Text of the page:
It meant major financial sacrifices for sure, but it enabled me to do this job and at the same time rarely miss a soccer game, crew match, helping her study for exams, or walking her through a difficult social situation at school. I made an agreement with Bob Lynch (our President and CEO) that I would get in the office early and start running, but I would be out of here each night in time for dinner (with obvious exceptions for events and conferences).
There are great role models all around me. I have never looked for society to tell me who I am supposed to be, how I am supposed to spend my time, or what I am supposed to do with my life. I have gone with gut and drive. I never worried about whether a man was climbing higher or getting paid more. Read the rest of this entry »
A couple of weeks ago, Barry Hessenius of Barry’s Blog posted a question and concern that caught my attention. He wondered “whether or not we are isolating [emerging leaders] by relegating them to their own niche as ‘emerging’, and whether or not by confining them to their own ‘silo’, we might be doing them, and ourselves [meaning the field]—at least in part—a disservice.”
I was pleased to see Barry post this concern, because at least a couple of times a year, arts administrators approach me with the same issues. In my role as leadership development program manager at Americans for the Arts, our Emerging Leaders program and national network is a large part of my work portfolio.
I want to thank Barry for sharing his thoughts on emerging leaders and bringing this issue, which has been bubbling under the surface for quite some time now, to wider attention. Barry also deserves quite a bit of credit for all the great work he has done on behalf of emerging leaders in California. The networks in California—thanks in large part to the James Irvine Foundation’s and the Hewlett Foundation’s leadership—are some of the most robust networks we have nationally and are consistently looked to as model programs.
I appreciate Barry’s concerns regarding sub-sectors of our field, and wanting to create an environment where those new to the field can be seen as fellow leaders by their peers. Transition and succession planning is a large issue that our field needs to address head on in a unified way. As an emerging leader myself, I personally want to avoid the existence of “artificial walls” between emerging and experienced leaders.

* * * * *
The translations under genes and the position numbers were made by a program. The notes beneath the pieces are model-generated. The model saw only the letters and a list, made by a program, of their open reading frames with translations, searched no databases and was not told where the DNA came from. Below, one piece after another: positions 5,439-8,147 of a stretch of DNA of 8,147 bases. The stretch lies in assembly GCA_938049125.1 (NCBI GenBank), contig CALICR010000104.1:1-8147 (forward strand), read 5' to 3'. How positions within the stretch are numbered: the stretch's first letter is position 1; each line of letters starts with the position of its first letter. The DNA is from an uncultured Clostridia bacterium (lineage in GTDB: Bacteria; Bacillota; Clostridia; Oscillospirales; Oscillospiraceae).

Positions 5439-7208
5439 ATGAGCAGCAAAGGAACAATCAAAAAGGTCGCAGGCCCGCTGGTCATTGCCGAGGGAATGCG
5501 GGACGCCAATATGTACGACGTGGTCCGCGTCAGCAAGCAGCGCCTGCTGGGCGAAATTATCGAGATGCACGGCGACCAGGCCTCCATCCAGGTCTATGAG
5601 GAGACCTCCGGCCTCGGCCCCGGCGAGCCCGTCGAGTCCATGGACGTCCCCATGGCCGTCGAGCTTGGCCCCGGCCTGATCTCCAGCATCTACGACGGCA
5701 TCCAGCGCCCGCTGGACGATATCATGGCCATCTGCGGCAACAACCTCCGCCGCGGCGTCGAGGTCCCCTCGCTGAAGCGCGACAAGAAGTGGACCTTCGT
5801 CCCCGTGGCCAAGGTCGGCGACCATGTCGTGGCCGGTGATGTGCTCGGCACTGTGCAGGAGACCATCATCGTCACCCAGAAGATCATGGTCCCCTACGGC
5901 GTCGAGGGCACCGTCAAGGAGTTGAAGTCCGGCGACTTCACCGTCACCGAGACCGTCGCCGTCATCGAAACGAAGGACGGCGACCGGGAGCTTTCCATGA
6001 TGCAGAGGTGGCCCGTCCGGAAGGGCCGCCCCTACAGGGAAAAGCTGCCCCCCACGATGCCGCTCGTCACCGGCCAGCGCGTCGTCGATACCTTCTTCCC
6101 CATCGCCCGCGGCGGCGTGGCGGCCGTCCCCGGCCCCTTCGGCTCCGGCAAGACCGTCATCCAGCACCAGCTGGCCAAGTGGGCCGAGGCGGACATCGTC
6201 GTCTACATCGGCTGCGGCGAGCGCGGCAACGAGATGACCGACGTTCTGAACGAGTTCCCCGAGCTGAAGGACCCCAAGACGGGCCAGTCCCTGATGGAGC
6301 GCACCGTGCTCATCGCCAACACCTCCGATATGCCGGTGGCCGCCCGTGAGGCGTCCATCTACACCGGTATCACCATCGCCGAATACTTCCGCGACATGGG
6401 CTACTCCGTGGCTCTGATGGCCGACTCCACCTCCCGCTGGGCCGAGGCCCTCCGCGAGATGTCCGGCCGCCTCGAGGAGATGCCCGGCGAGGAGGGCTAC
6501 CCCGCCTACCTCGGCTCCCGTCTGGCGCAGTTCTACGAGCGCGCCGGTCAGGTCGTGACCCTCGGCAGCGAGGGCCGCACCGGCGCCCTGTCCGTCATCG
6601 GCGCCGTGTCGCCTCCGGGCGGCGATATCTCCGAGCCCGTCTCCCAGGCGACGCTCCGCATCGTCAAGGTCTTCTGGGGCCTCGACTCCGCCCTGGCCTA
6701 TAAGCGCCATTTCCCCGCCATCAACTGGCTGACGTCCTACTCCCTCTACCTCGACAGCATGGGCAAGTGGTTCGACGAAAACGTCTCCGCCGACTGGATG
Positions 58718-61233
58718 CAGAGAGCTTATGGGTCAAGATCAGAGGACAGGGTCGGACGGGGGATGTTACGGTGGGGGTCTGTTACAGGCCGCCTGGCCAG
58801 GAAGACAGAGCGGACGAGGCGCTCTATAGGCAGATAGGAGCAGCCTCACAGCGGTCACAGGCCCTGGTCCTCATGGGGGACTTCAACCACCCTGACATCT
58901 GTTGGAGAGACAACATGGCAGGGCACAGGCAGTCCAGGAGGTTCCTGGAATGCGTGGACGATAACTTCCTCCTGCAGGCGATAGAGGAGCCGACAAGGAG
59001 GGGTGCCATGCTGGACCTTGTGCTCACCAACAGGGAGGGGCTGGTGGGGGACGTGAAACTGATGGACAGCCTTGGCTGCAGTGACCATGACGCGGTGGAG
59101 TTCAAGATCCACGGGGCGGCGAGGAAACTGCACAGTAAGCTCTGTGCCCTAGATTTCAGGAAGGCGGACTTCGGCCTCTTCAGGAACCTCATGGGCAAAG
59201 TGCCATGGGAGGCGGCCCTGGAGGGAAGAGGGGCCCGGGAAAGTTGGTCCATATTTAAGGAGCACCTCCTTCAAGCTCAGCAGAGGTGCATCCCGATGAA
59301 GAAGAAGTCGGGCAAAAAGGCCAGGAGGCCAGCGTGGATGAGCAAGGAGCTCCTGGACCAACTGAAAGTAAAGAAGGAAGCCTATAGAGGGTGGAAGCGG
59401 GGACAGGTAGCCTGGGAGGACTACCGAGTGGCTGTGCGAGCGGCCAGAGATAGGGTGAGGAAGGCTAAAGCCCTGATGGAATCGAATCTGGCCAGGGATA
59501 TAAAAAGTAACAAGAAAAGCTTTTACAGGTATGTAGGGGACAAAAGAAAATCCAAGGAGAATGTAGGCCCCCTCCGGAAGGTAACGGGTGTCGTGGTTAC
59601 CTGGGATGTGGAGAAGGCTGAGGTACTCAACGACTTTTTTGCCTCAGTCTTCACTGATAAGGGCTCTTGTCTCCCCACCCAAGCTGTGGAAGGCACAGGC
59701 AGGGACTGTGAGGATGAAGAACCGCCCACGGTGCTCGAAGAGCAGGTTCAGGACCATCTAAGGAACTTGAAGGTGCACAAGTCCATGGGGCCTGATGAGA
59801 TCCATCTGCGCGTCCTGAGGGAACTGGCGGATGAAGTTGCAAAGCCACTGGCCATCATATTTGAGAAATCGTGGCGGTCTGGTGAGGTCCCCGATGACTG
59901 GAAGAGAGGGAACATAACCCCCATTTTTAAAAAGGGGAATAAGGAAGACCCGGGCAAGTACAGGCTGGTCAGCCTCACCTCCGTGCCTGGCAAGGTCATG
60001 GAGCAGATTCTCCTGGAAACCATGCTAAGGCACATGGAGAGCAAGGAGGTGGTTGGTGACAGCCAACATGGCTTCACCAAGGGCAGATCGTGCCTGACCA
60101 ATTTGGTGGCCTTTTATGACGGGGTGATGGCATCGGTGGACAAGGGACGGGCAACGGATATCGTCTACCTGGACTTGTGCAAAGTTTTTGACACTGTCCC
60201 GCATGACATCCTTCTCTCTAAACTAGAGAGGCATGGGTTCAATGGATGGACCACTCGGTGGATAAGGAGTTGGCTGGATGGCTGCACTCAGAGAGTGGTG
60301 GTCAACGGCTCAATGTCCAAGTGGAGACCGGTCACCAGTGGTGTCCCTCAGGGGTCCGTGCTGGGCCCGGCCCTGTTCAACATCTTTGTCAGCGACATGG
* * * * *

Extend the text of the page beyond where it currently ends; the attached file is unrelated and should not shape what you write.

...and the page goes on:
In my mind, one of the discerning qualities of the Emerging Leaders Network is that it is an opportunity for those new to the field to practice and workshop their leadership skills, learn fundamentals, and network with peers. Oftentimes, a new arts administrator can feel isolated in their work, and one of the largest benefits of the network to me is that it allows an individual to connect to something larger than themselves and remember that they are a part of a movement. Read the rest of this entry »
“I kept looking around and wondering: Do I belong here? Do I want to belong here? I mean…What if I don’t want to be a nonprofit rockstar?”
The question hit me hard. I was leading an informal roundtable on work/life balance at the Americans for the Arts Annual Convention, and a young mother was talking to me about her experience at the Emerging Leaders Preconference.
She was referencing the second of two mind-blowingly awesome sessions by Rosetta Thurman, a 29-year-old writer and career coach who co-authored How to Become a Nonprofit Rockstar: 50 Ways to Accelerate Your Career with Trista Harris, executive director of the Headwaters Foundation for Justice.
In the session, Rosetta led us through the seven tenets of the book, including Developing Expertise and Practicing Authentic Leadership. You’ll have to buy it to find out the other five. I did buy it, marking the first time I’ve purchased a speaker’s book immediately after leaving a session.